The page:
Rites and ceremonies combine stories. and symbols into one. and criticisms of our own actions. Stanley G. allowing the person to respond to similar events more efficiently in the future by guiding the processing of information. and goals of the organization. metaphors. and thus inherently involve communication. and expectations of other individuals within the organization. [edit]Schema Schemata (plural of schema) are knowledge structures a person forms from past experiences. Person-in-organization schemata: a person's memories. Harris (1994) argues that five categories of in-organization schemata are necessary for organizational culture:  Self-in-organization schemata: a person's concept of oneself within the context of the organization. This includes:    Plans: comments about anticipated actions Commentaries: comments about action in the present Accounts: comments about an action or event that has already occurred Such comments reveal interpretive meanings held by the speaker as well as the social rules they follow. impressions. They lead to rhetorical visions. or views of the organization and its environment held by organization members. and behavior. A person's schemata are created through interaction with others. justifications. Stories can provide examples for employees of how to or not to act in certain situations. Metaphors such as comparing an organization to a machine or a family reveal employees’ shared meanings of experiences at the organization. Page 14  [Type text] .  Fantasy Themes are common creative interpretations of events that reflect beliefs. Several different kinds of rites that affect organizational culture:         Rites of passage: employees move into new roles Rites of degradation: employees have power taken away from them Rites of enhancement: public recognition for an employee’s accomplishments Rites of renewal: improve existing social structures Rites of conflict reduction: resolve arguments between certain members or groups Rites of integration: reawaken feelings of membership in the organization  Reflexive comments are explanations. roles. values. including her/his personality.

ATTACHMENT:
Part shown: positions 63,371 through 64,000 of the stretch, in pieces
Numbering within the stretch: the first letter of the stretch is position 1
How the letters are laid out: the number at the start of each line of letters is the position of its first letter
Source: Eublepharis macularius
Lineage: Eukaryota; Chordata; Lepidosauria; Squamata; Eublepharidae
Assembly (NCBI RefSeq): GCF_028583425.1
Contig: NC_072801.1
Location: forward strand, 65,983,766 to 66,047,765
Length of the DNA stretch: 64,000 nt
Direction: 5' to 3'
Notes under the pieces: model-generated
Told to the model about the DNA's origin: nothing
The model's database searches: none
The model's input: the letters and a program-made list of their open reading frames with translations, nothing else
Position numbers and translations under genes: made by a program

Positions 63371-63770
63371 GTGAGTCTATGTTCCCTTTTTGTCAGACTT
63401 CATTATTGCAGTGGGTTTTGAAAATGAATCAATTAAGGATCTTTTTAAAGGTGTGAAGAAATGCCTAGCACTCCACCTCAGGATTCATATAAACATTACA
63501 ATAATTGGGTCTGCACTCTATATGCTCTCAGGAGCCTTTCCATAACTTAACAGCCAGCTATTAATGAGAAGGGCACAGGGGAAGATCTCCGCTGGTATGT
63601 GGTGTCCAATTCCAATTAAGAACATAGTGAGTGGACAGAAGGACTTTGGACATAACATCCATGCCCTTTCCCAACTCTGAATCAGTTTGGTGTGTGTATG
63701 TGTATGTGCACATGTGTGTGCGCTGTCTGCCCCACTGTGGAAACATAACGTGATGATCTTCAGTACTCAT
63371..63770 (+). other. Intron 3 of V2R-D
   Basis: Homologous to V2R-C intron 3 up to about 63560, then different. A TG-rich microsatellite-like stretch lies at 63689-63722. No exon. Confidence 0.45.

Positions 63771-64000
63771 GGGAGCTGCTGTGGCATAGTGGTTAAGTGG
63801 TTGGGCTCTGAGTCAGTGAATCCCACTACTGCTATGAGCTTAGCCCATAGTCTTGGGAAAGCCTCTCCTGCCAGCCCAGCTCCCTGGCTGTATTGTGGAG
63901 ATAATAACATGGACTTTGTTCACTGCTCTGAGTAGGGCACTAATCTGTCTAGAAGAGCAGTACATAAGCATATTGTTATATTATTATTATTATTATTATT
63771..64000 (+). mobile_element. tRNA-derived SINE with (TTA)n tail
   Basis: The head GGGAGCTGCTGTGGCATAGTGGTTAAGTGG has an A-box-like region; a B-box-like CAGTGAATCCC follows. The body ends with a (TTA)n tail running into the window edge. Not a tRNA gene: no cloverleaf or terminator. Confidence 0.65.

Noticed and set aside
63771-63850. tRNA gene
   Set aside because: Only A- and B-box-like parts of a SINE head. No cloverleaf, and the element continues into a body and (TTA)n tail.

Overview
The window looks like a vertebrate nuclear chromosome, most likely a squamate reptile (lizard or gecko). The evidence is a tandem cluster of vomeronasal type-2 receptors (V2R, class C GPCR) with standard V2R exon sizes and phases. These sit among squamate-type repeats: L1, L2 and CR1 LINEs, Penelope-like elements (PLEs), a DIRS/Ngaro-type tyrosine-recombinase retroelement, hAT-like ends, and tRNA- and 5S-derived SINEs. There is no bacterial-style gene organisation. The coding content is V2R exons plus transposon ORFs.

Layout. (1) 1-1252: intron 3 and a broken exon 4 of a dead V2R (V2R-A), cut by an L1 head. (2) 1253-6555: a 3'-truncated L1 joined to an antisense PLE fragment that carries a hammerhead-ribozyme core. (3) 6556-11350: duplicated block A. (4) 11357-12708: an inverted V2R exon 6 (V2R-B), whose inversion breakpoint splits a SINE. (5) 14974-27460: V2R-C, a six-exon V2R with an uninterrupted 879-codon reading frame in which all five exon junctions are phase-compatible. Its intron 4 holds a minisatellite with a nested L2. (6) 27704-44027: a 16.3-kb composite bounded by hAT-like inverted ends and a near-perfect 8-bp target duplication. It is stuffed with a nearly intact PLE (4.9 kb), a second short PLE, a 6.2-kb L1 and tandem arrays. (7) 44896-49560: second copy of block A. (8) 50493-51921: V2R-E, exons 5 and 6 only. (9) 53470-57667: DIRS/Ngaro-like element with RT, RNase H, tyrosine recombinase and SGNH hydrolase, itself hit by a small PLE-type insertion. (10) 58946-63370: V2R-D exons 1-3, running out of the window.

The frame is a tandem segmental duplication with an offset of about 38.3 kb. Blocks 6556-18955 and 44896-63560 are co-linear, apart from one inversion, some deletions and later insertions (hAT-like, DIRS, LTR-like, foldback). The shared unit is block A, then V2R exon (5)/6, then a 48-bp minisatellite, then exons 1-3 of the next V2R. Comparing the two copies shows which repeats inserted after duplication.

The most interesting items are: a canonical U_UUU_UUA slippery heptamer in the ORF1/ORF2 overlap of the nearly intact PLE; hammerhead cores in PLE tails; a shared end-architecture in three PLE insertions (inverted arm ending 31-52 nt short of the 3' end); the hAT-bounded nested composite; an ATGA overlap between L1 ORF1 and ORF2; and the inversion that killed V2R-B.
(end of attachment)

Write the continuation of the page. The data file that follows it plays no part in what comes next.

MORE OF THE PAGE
  All of these categories together represent a person's knowledge of an organization. and control must be exercised through extensive procedures and bureaucracy. as individuals directly or indirectly share knowledge and meanings. engaging in outstanding execution with only minor adjustments to existing procedures as needed. Organizational culture is created when the schematas (schematic structures) of differing individuals across and within an organization come to resemble each other (when any one person's schemata come to resemble another person's schemata because of mutual organizational involvement). Conversely. [edit]Strong/weak cultures Strong culture is said to exist where staff respond to stimulus because of their alignment to organizational values. mission. there is weak culture where there is little alignment with organizational values. strong cultures help firms operate like well-oiled machines. enabling the organization to be more efficient   [Type text] Page 15 . In such environments. Organization schemata: a subset of person schemata. Research indicates that organizations may derive the following benefits from developing strong and productive cultures:    Better aligning the company towards achieving its vision. a person's generalized perspective on others as a whole in the organization. Object/concept-in-organization schemata: knowledge an individual has of organization aspects other than of other persons. Research shows that organizations that foster strong cultures have clear values that give employees a reason to embrace the culture. primarily done through organizational communication. and goals High employee motivation and loyalty Increased team cohesiveness among the company's various departments and divisions Promoting consistency and encouraging coordination and control within the company Shaping employee behavior at work. A "strong" culture may be especially beneficial to firms operating in the service sector since members of these organizations are responsible for delivering the service and for evaluations important constituents make about firms. Event-in-organization schemata: a person's knowledge of social events within an organization.